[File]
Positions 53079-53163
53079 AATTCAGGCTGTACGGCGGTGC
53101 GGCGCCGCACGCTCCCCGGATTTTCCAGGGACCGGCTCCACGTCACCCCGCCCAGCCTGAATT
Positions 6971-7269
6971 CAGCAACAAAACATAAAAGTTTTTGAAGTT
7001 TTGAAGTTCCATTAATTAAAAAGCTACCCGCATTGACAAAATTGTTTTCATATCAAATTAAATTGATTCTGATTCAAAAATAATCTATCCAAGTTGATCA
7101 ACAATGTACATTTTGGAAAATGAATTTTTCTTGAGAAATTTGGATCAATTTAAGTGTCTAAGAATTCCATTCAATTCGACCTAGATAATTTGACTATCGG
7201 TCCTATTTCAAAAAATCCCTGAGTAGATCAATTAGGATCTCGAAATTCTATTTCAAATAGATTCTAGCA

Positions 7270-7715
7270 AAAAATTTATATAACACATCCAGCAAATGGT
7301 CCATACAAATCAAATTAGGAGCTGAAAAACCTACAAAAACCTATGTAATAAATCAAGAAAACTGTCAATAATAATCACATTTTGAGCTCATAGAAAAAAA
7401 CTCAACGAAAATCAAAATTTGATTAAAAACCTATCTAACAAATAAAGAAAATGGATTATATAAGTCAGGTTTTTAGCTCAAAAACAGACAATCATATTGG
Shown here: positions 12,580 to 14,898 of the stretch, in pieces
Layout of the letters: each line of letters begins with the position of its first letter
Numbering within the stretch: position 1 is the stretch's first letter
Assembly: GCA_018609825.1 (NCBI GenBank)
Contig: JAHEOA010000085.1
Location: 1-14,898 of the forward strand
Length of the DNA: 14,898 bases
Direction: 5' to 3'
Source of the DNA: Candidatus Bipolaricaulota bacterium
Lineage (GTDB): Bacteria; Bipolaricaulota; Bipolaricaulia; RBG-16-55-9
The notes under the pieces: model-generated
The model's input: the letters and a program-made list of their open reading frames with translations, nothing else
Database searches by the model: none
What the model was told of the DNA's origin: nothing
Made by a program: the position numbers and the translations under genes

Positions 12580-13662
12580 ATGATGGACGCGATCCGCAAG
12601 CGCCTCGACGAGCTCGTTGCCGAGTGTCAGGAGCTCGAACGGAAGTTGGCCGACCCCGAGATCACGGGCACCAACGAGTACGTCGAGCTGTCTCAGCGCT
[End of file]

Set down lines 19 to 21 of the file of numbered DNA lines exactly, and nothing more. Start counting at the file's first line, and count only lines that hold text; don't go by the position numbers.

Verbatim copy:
Length of the DNA: 14,898 bases
Direction: 5' to 3'
Source of the DNA: Candidatus Bipolaricaulota bacterium